Brandeis Alumni in Government


Alumni: Alexander Goldstein, '06

Government Agency: Commonwealth of Massachusetts Executive Office of Labor and Workforce Development

1. What is your academic background (e.g., undergraduate major/minor, other education)?

Newton North High School class of 2002. Brandeis University Class of 2006. Politics major, journalism minor.

2. Please describe your career and how it aligns with your interests.

I’ve always been fascinated by politics and public service since a young age. Before I even graduated Brandeis, I had the opportunity to volunteer on the Deval Patrick for Massachusetts Governor campaign at a time when he was running bottom in the polls, if he was in the polls at all! As I continued to show commitment and enthusiasm for a cause I found to be not only worthy but inspirational, I was given increased responsibilities until I was finally brought on staff. That opened countless doors to me and has brought me to my position in the Patrick administration which I currently occupy – Press Secretary for the Executive Office of Labor and Workforce Development.

3. What is unique about your job?

I’d say the most unique, if not cliché part of my job, is that every day is a different challenge. The story of the day can be anything from a major announcement of recovery dollars from the White House to a fire in a town that displaces workers and jeopardizes businesses. That said, the day to day task of making sure that Massachusetts workers are aware of all services that the state can offer them, especially in times of economic distress, is consistently rewarding.

4. Have you used Hiatt’s resources as a student or as an alum? If so, which services did you use and how have they helped you?    

Unfortunately when I was at Brandeis I was not really exposed to Hiatt. I’ve heard that it is as vibrant as ever and offering real help to those who need it!

5. What steps should students take during college to prepare for opportunities at organizations such as yours?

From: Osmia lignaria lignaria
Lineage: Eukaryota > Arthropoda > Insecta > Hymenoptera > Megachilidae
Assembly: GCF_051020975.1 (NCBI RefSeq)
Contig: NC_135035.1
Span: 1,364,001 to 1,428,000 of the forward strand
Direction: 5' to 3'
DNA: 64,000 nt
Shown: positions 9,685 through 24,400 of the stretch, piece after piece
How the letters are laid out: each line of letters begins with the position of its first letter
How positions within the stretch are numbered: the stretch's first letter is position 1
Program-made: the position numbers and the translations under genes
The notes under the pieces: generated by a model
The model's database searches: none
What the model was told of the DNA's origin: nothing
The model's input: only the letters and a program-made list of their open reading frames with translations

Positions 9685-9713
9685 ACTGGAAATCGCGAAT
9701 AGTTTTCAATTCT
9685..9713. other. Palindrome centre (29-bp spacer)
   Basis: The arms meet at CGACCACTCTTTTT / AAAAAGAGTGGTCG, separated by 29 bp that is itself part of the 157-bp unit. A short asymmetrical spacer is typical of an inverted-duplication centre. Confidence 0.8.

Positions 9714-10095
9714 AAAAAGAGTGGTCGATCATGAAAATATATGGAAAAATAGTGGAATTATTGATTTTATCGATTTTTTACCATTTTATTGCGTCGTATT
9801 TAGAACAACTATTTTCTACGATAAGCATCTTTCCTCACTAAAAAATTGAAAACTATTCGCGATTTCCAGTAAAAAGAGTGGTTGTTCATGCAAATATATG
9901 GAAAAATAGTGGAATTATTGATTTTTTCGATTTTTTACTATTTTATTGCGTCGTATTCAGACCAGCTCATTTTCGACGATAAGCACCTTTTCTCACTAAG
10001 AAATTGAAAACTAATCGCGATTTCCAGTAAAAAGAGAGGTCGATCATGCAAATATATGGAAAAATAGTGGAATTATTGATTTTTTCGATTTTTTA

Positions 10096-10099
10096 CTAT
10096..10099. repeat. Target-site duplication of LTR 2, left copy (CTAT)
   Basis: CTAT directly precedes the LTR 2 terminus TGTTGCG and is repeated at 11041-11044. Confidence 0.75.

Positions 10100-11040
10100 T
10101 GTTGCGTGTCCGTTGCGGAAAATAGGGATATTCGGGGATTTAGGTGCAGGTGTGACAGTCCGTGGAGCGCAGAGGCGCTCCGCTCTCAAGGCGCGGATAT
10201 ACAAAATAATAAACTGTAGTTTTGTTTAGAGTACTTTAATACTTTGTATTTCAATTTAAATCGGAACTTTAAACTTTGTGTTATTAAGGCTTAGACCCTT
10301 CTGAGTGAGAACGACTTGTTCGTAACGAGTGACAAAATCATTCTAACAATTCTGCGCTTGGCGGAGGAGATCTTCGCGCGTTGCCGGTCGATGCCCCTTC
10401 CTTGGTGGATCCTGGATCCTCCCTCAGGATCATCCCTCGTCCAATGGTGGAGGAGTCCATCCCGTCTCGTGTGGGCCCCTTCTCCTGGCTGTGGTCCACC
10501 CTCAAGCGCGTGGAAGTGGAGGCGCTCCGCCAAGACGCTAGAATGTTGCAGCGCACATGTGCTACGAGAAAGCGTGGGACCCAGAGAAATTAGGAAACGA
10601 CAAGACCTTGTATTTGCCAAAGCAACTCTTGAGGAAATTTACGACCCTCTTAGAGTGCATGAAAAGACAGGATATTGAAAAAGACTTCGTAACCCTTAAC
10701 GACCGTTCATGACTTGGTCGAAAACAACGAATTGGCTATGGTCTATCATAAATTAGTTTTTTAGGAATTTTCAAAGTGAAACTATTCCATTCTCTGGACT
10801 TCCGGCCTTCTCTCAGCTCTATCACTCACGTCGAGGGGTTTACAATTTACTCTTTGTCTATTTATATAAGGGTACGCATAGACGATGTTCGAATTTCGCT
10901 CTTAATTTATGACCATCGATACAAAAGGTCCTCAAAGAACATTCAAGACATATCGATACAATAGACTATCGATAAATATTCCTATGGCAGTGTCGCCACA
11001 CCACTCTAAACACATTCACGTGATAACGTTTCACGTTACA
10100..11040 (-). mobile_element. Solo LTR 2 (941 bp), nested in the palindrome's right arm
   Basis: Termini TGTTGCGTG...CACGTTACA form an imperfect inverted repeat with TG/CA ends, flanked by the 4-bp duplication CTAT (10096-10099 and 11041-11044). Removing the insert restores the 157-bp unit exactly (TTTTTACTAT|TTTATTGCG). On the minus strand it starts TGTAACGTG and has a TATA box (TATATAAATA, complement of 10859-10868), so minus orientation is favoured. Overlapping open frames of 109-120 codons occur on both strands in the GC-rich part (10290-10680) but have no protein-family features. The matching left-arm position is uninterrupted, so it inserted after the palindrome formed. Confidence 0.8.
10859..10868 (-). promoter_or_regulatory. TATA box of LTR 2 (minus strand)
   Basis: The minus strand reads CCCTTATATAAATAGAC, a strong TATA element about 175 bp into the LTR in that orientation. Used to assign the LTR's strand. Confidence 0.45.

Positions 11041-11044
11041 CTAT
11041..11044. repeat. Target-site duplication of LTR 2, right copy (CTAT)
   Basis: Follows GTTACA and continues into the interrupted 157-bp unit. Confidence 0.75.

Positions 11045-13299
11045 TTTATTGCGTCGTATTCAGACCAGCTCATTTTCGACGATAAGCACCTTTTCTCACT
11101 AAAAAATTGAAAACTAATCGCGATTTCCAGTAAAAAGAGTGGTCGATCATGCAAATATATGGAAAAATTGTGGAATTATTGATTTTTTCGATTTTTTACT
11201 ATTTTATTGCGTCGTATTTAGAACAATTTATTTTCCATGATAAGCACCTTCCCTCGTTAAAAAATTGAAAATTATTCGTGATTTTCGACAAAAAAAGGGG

The importance of honing and perfecting your writing skills cannot be stressed enough. The number one complaint I hear from individuals in leadership across government is that basic writing skills have not been developed well enough. The ability to concisely and eloquently frame research, arguments, and essential communications are valued at a premium.

6. How can a Brandeis student distinguish himself/herself from other students applying for a job with your organization?

Humility, and the willingness to take whatever task comes your way is essential. Especially when students first graduate and are feeling a tad invincible and cavalier, the ability to walk into an interview with confidence but without arrogance does not go unnoticed. In addition to sizing up your qualifications, we are also looking at an applicants demeanor, and whether he or she would fit well into the office environment.

7. Do you have any other advice for Brandeis students?

Be proud of your Brandeis degree. Like any other student, you probably had your highs and lows at Brandeis. While Brandeis students joke that complaining is what we do best, the reality is that the more you show others that you value your education and experience at Brandeis, the more valuable your degree becomes. We are all spokespeople for the University, whether we love every minute or not! We can all contribute to the goals of the University, as well as the way it is perceived by others.